Chinese can be a singular or plural noun.

I assume that the possessive of the singular is Chinese's.

I saw a Mexican and a Chinese. The Chinese's jacket was green.

What's the possessive of Chinese plural?

Italians' favorite food is pizza but _____ is chop suey.

It cannot be Chineses'. That would be double plural. Could it be Chinese'?

Consider this.
Your examples sound like sentences that, in my experience, only a Chinese person would say.
Natural English would be
eg I saw a Mexican, and a Chinese person. The Chinese person's jacket was green.
eg Chinese people's favourite food is chop suey.

I don't know why we don't often use the term the way you suggest . . . but we don't.

We do sometimes speak of all Chinese people as 'the Chinese'. But I think we avoid the possessive form, possibly because we find it a bit confusing, too.
Thus, we'd typicall say

eg The Chinese are usually very polite.
eg I am impressed by the politeness of the Chinese.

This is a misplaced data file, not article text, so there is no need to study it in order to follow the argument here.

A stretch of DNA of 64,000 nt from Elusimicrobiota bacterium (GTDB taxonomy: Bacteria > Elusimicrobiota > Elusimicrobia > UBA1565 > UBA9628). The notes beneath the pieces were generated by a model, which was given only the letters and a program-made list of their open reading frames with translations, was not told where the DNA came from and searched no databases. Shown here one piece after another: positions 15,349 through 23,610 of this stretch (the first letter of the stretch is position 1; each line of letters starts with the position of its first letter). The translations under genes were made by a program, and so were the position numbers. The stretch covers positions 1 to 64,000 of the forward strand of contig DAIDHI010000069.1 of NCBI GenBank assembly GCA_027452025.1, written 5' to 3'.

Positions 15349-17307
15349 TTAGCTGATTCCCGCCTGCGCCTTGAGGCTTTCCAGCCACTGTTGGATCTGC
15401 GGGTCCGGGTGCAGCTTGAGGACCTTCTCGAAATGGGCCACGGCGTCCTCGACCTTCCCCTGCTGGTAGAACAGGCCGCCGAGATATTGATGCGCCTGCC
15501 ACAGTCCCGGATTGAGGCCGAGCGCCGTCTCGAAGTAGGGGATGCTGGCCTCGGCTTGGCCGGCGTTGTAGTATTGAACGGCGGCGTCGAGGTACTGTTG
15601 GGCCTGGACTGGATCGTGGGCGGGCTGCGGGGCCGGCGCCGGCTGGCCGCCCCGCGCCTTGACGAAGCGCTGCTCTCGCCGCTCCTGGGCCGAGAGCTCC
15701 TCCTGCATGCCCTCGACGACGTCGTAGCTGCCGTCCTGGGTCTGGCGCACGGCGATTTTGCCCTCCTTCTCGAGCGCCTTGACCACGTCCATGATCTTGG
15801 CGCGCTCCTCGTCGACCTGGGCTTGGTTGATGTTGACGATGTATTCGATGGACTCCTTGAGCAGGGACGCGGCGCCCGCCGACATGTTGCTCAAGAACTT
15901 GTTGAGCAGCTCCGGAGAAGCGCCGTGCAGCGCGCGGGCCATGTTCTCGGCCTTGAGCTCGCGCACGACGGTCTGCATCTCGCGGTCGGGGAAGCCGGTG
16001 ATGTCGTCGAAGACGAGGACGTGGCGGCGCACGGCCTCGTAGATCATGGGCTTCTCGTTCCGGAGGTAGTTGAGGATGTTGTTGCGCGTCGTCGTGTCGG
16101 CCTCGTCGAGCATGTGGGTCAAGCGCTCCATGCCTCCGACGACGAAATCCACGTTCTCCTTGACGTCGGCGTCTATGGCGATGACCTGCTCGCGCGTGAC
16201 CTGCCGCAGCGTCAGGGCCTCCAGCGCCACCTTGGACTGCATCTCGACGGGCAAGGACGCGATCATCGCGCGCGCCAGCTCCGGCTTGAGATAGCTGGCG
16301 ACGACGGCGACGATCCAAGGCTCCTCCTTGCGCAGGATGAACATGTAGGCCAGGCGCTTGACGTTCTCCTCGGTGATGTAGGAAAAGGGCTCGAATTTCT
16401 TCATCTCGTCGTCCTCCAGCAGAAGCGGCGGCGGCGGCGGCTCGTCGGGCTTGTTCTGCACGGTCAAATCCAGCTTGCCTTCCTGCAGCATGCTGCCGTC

Logic doesn't apply to the genitive in English. Certain things are frequently said and therefore they sound natural. There are nouns that are never used in the genitive. For example, you never hear people say: This is the French's favourite drink. Nouns ending in ese don't usually take a genitive s. If they did, English genitive rules would give us the following:

Singular, one Chinese: The Chinese's jacket was green.
Plural, more than one Chinese: The Chinese's jackets were green.

There would be no difference. The singular genitive is formed by adding an apostrophe and an s: Chinese's. If a plural doesn't end in an s, in other words the plural is irregular, the plural genitive is formed in the same way, by adding an apostrophe and an s: children's books, men's shoes, and Chinese's jackets. This isn't used, though.

You had better say: the jackets of the Chinese. English grammatical usage is often very illogical and rules are often violated and the resultant language may sound very natural and idiomatic. That's one of the reasons English is so difficult and fascinating.

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Conversationally, you are 100% correct. But what about the elevated prose style, where the use of circumlocutions to avoid grammatical difficulties is often obvious?
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Cool BreezeSingular, one Chinese: The Chinese's jacket was green.
Plural, more than one Chinese: The Chinese's jackets were green.
Yes, I can see you're right.